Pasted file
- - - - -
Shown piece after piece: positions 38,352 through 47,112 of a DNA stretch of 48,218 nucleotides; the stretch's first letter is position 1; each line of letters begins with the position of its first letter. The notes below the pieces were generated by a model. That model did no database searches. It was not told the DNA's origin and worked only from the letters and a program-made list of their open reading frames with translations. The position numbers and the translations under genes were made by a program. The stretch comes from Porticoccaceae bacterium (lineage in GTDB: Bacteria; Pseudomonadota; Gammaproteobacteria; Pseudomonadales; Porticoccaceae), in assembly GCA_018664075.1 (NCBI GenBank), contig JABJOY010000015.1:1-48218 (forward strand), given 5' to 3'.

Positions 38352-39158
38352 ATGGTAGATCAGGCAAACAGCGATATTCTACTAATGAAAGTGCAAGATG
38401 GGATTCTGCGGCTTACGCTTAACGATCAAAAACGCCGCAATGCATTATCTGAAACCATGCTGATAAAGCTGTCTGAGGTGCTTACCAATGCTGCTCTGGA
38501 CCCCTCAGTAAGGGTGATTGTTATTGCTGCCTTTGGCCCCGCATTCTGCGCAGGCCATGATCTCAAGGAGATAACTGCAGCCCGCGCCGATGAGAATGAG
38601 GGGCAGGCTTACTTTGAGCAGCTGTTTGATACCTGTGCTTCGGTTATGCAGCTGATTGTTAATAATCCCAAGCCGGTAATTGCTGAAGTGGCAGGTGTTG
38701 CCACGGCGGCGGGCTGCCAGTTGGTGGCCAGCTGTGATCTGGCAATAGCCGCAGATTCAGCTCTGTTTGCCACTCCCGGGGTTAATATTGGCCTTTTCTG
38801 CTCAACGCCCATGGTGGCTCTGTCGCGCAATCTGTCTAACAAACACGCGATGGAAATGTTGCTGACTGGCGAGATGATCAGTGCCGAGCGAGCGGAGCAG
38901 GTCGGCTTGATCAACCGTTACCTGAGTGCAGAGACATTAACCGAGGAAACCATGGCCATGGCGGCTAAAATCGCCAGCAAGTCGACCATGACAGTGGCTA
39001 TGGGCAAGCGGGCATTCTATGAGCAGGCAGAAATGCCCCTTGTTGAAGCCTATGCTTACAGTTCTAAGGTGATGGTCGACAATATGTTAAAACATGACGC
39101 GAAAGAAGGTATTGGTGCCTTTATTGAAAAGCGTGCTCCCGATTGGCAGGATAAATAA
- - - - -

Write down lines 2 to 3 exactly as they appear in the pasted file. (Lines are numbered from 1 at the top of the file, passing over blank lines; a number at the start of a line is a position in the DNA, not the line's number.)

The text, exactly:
Positions 38352-39158
38352 ATGGTAGATCAGGCAAACAGCGATATTCTACTAATGAAAGTGCAAGATG